Artificial Intelligence is all around us. You may not realise it but everytime you fire Siri or Assistant, you're using AI. Ever impulse-shopped on an e-commerce site? Well, you're using AI. Love streaming movies or music on your favourite streaming sites, the recommendations are powered by AI.
And now, AI could be playing a part in judging at the Olympic games as well.
Artificial Intelligence judges could be mainstream in the Tokyo 2020 Olympics. At least in gymnastics.
According to The Guardian, the International Gymnastics Federation (FIG) has given the green signal for AI technology's assistance with scoring at the Tokyo 2020 Olympic Games
Japanese company Fujitsu is working on a software which will use data coming from the 3D sensors to analyse gymnastic events such as pommel horse and floor routines. Fujitsu has reportedly said that it will have the technology functioning at the 2020 Tokyo Olympics.
Fujitsu has already put in a lot of work to ensure that the AI judges are as good as human judges. It started off with capturing the 3D data of professional gymnasts in 2016 so as to create a 'bone structure model' of the athletes. This lets the software to understand and create a digital simulation of the exact position of the gymnast. This is then compared with the international gymnastics committee standards.
The 3D mapping helps create a digital version of the gymnast, in real time, as they are performing their routines. The software then helps measure the height of the jumps, distances and angle of limbs, and then arrive at a score according to the committee standards.
According to Fujifilm, this technology should help make scoring easier and can also help the athletes during training. In addition to this, broadcast viewers will get a more in-depth look at how scores are calculated. Fujitsu is even willing to take care of the research and development costs of this undertaking.
Speaking to The Guardian, former FIG president Bruno Grande touched upon how the eight-hour work day could mentally tire out some of the judges.
Steve Butcher, the technical co-ordinator, is on the fence regarding the use of technology. According to him, judges could have an inherent human bias but a program could help resolve that for settling issues. He feels that although completely replacing human judges is still too soon in 2020, in the next 20 years it could be a reality.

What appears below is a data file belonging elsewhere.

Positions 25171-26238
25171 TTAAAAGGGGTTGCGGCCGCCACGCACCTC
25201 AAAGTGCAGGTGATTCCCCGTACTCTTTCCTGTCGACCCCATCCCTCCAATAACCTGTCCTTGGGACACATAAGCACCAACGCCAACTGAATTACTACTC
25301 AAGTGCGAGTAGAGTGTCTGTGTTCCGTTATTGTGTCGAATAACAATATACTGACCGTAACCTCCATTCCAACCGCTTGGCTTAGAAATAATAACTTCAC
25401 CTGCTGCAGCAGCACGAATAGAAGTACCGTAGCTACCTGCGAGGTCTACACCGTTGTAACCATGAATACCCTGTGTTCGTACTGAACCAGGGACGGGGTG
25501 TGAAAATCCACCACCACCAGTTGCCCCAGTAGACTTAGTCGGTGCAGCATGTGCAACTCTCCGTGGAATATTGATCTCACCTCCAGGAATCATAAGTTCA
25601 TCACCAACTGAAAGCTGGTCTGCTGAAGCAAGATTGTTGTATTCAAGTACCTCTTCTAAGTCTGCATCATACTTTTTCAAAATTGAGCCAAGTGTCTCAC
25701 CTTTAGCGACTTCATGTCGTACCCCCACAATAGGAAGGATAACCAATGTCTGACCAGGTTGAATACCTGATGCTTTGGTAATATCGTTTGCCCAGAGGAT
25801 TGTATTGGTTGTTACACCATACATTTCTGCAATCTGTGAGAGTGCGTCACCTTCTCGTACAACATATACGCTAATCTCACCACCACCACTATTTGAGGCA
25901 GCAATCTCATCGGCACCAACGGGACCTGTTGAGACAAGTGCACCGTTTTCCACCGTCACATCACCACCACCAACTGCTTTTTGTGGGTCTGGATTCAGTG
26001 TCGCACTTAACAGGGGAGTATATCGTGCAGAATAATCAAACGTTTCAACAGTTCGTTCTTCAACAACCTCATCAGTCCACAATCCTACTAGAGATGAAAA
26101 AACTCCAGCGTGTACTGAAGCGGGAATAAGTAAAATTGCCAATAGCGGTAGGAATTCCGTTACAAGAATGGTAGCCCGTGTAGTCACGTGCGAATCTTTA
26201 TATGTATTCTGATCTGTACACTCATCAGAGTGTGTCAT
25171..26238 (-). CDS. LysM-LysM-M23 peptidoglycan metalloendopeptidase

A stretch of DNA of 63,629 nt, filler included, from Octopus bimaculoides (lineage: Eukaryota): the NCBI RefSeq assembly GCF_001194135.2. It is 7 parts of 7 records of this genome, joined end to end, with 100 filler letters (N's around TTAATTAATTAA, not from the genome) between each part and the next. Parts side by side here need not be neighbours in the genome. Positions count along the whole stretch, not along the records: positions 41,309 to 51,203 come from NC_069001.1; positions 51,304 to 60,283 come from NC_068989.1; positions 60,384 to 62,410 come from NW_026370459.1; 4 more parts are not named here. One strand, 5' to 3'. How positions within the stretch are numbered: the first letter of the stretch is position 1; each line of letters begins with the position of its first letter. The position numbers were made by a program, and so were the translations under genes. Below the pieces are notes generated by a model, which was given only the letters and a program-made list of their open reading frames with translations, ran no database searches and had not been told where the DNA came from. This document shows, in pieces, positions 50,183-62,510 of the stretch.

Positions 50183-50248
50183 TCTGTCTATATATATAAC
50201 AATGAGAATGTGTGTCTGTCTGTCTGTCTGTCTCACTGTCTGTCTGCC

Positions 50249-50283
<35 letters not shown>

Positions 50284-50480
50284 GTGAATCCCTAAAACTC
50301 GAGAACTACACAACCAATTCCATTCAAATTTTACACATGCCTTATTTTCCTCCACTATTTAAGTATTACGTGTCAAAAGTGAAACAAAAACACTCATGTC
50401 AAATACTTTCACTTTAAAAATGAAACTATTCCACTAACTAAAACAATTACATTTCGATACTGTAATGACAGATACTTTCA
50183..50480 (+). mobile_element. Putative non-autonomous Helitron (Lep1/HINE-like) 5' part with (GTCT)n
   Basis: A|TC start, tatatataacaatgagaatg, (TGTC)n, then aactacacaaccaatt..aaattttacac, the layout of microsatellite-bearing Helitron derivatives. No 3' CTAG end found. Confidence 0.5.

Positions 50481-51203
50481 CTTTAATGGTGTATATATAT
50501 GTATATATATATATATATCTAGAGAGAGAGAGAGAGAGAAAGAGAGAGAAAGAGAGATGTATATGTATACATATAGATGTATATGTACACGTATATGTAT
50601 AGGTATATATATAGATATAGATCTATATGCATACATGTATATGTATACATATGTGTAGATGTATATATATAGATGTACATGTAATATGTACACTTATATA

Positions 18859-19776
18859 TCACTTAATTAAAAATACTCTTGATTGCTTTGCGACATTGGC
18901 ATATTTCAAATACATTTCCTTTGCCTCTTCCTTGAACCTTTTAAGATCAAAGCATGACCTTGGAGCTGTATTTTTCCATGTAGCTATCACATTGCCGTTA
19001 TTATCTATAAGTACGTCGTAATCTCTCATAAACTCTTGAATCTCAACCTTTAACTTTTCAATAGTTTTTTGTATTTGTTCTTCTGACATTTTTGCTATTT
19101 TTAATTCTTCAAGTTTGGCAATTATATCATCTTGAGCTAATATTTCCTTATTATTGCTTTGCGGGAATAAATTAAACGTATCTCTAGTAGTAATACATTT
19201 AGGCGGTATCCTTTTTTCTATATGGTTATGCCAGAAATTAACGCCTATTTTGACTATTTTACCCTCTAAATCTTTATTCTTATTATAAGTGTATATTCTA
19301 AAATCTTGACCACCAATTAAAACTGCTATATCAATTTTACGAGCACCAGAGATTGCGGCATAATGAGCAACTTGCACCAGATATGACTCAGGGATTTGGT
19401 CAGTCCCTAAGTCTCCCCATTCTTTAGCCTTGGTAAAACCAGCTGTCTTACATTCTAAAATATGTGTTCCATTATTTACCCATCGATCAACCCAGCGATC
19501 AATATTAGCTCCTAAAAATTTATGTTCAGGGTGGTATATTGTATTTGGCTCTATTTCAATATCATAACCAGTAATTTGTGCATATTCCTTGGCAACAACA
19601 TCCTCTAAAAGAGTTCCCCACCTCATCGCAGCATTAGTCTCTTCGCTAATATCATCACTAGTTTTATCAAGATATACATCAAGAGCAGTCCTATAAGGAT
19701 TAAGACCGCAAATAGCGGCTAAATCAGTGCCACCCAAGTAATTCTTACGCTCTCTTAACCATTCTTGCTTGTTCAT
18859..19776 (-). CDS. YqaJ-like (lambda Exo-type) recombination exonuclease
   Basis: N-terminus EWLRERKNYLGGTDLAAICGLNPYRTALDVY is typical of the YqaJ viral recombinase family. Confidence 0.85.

But as is the case with everything associated with artificial intelligence, there is a chance of the bias creeping in.
All the data fed should be comprehensive and take into account all the different styles and techniques. But Romanian gymnastics legend (and the first gymnast to be awarded the perfect score of 10.0 at the 1976 Montreal Olympics), Nadia Comaneci has expressed her reservations about using technology to judge gymnastics.
"Gymnasts are known for pushing the skills, looking for new angles, turns, points – so what happens when someone comes along with a totally different routine that has not been seen or registered by the computer," she questioned. There is a high chance of the AI returning false scores if these 'new angles, turns' do not fit its database. Comaneci says that gymnastics is too complex a game to be judged by a computer, but there is no harm in trying it out.
Betsy Cooper, the executive director for long-term cybersecurity at UC Berkeley is also skeptical of the use of AI to judge gymnastics, considering that are around 10-100 independent moves which are being scored. "If the algorithm were manipulated by even a small portion you could affect the overall outcome score and it would be very hard to detect," said Cooper to Guardian.
The use of technology in sports is inevitable. Even while preparations are on for using AI judge assistant for 2020 Tokyo Olympics, the ongoing Pyeongchang Winter Olympics will be seeing the first ever robot ski tournament.
According to the Korean Herald, eight teams from local universities and tech firms will be competing at the inaugural event. Each team has a humanoid robot with two legs that wears skis. They're around 50 cm tall and are equipped with sensors, batteries and deep learning algorithms which will allow them to move on their own.
Updated Date: Feb 09, 2018 11:56 AM